The western and samurai film genres have long been intertwined. Kurosawa’s The Seven Samurai and Yojimbo have been re-worked as The Magnificent Seven, Fistful of Dollars, and there are many more in the same vein.
Therefore, a parodic homage to the film Django is far from unprecedented. Sukiyaki Western Django is a Japanese version of the Italian Spaghetti Western, directed by Takashi Miike, best known in the USA for films such as Ichi the Killer and Audition. Sukiyaki is a common, simple Japanese dish that is easily comparable to spaghetti. Therefore, where an Italian western is a spaghetti western, a Japanese one is a Sukiyaki Western.
Sukiyaki Western Django employs the Nameless/Man With No Name character as a drifter who wanders into a town in Nevada. The town has been driven into the ground by a conflict between the Heike and Genji clans, who are both searching for the legendary treasure the town is supposed to contain. The Heike wear red, the Genji white–the Red/White connection is equated to the War of the Roses, including Taira no Kiyomori (of the Heike), who insists people call him Henry (as in Henry V from Shakespeare). The gold rush is also an opportunity for the two clans to reprise their famous conflict from the Genpei war, which is depicted in the Heike no Monogatari (Tale of the Heike). The characters in the film refer to this older conflict, as well as directly alluding to Yojimbo, where a nameless warrior (who gives an obvious pseudonym) sells his services to both of two warring clans and pits them against one another.
The town of ‘Nevada’ (written in Kanji) is a bizarrely seamless fusion of Old West and Old Japan, with raised rooves and rickety wooden houses. The sign/gate above Nevada looks like a torii if you squint, but it’s alongside actual torii in the town. The members of the Heike and Genji clans predominantly use guns, but Minamoto no Yoshitsune, named for the legendary Minamoto hero, is always seen with a katana.
A number of the bizarre things in the film are more easily understood when a media scholar combines genre studies with an East Asian Studies degree (which I conveniently have). The scene where Yoshitsune shoots Kiyomori/Henry from afar evokes the legendary archery prowess of the pre-samurai bushi, who would fight duels with their long bows at great distance. The katana was really the second iconic weapon of the samurai, just the one that has become more recognized and fetishized post-facto.
One of the characters, Bloody Benten, is a violent version of the Fortune (goddess) Benten (Sarasvati in Buddhism/Hinduism). Benten is the patroness of ‘everything that flows’ — oration, music, etc. As Bloody Benten, she is more associated with flowing blood rather than flowing words. Benten is also associated with fortune/riches (again relevant in the film).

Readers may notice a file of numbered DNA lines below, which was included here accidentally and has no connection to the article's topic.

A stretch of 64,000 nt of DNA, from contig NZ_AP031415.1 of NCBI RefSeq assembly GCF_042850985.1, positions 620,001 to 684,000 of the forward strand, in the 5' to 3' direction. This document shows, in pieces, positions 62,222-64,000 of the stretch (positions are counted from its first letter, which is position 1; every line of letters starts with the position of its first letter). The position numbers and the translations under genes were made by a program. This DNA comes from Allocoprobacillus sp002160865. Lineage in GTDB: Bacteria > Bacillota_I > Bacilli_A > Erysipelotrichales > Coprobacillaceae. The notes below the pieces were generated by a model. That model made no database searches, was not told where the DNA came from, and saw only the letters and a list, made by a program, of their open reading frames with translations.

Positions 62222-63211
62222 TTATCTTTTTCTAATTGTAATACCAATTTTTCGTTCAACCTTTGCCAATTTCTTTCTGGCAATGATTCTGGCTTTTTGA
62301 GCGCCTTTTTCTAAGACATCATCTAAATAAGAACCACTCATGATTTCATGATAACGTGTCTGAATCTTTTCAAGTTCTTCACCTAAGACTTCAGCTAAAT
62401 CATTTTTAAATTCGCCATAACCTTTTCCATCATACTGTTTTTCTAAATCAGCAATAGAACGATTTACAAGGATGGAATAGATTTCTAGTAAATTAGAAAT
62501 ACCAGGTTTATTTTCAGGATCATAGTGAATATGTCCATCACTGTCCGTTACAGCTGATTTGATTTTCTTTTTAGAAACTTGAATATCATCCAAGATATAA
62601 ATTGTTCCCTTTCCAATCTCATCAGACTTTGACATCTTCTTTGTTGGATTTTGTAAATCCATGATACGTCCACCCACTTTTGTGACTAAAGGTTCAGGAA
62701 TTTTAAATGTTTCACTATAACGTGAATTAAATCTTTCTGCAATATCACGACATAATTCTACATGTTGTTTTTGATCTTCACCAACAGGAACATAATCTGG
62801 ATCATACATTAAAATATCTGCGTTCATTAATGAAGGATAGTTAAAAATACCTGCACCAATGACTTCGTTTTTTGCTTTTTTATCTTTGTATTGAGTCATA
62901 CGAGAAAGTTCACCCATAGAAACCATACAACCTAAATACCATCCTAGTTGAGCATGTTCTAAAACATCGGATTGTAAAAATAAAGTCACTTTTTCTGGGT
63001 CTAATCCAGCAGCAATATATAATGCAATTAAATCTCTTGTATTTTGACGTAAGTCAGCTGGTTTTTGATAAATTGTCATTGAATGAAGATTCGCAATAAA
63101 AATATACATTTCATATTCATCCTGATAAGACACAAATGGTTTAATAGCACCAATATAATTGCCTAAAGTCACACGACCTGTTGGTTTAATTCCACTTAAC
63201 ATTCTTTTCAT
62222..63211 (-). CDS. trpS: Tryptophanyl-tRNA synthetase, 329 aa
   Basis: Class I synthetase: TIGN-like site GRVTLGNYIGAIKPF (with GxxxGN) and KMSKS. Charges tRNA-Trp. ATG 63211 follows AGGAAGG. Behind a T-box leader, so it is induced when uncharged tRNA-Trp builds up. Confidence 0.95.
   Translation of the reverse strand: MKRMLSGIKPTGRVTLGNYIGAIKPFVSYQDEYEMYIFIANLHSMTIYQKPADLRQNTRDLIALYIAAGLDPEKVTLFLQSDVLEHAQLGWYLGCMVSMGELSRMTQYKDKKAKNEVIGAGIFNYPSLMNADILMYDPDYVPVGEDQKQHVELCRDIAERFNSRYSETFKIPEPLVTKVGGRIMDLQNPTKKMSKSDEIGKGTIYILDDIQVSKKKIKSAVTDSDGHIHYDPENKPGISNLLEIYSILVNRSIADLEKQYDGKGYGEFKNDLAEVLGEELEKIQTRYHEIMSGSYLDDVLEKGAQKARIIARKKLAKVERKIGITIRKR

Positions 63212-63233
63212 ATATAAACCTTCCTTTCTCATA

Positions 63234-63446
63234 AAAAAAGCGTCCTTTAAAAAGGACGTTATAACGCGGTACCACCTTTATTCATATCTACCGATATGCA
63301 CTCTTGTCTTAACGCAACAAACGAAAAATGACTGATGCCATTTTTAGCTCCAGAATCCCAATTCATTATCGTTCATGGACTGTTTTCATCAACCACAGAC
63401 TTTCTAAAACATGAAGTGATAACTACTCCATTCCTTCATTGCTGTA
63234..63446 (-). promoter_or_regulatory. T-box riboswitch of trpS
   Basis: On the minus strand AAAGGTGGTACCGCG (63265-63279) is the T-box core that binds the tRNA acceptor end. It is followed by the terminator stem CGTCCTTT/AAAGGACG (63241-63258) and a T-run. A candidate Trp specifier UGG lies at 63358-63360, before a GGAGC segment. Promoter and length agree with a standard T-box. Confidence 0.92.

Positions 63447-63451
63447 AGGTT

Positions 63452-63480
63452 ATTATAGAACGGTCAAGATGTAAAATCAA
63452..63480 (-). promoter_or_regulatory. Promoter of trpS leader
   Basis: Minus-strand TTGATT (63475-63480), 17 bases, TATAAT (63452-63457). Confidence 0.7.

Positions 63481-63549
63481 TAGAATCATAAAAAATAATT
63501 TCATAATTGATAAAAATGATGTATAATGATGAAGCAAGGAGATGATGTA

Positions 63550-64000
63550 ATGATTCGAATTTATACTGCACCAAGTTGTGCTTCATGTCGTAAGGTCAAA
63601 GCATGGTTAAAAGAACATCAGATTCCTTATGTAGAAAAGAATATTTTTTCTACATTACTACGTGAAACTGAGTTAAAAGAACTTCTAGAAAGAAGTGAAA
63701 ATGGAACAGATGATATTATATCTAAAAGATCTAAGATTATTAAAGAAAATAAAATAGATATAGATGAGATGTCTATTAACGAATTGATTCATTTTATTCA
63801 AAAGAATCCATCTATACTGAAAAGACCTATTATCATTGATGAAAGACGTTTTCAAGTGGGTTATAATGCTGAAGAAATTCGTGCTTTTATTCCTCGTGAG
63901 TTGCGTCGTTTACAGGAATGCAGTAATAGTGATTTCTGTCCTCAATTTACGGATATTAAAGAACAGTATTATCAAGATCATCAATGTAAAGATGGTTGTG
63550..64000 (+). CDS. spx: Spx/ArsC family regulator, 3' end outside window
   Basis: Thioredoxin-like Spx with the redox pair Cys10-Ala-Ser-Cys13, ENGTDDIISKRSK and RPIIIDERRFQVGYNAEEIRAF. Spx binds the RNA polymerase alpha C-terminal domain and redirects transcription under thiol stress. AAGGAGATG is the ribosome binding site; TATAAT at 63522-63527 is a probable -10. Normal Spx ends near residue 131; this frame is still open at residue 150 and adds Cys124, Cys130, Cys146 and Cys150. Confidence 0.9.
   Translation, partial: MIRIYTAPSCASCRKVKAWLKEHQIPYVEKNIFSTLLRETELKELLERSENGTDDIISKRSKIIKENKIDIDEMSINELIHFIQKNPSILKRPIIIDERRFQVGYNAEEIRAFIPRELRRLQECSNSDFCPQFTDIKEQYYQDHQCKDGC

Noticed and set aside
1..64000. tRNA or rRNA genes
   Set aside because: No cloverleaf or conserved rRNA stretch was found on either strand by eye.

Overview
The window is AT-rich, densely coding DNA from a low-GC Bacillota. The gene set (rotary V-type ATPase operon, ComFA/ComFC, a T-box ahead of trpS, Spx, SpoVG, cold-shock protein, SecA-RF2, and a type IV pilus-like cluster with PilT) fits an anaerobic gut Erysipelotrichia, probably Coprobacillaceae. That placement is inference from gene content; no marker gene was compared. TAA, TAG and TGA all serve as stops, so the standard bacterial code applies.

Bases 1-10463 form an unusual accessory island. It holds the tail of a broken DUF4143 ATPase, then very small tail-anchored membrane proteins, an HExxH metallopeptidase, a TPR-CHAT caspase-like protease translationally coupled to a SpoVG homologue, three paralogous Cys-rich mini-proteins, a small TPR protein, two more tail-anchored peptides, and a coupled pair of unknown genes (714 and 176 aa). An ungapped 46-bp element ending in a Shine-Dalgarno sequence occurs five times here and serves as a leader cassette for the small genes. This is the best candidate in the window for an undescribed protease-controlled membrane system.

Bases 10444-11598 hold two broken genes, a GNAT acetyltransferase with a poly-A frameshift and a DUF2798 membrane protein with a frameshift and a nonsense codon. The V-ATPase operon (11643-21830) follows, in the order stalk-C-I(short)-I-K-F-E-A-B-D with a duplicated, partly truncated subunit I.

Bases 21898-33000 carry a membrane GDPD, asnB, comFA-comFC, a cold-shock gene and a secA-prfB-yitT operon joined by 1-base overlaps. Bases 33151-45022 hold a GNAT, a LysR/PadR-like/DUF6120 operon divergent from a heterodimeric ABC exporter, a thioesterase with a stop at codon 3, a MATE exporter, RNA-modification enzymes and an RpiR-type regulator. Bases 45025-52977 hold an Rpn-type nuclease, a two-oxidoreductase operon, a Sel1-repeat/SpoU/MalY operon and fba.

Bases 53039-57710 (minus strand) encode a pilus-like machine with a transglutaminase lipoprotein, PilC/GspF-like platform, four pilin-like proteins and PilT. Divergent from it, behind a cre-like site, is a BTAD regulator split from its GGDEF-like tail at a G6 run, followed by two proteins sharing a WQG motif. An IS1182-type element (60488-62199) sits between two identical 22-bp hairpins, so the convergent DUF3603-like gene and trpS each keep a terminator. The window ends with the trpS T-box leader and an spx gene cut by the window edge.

Quentin Tarantino plays the Token White Guy in the film (the other Caucasian character is a one-line part as a servant of one of the characters, reversing the older stereotypical role of the Chinaman/Oriental assistant), despite that all of the characters are speaking in English. Tarantino’s character also violently breaks the fourth wall in referring to the naming of one of the characters (Akira). Tarantino’s character says that he was always just an old-school anime otaku — Akira being named for the manga/film, but also alluding to Akira Kurosawa. The opening scene of the film and Tarantino’s other scenes with him at his normal age rather than being in a clockwork chair and covered in makeup to evoke the old-looking-superpowered-children in Akira are all shot on a soundstage with a painted background and a cardboard/something sun held up by clearly visible string.
Sukiyaki Western Django is probably too dense, too post-modern and intertextual for most audiences, and is a failure on that level. Intertexuality should never come at the cost of understandability, and Miike cannot expect viewers to all already know the following texts: Heike no Monogatari, Django, Yojimbo, Fistful of Dollars, Akira, etc. as well as having a genre knowledge of westerns, samurai dramas and Japanese history/culture, the War of the Roses and Shakespeare. Without the touchstone knowledge, the film is confusing at best, an incomprehensible bizarre mess at worst. However, if you know more than half/three-quarters of the above references and some others to go with them, you might enjoy it for the gloriously bizarre mish-mash that it is.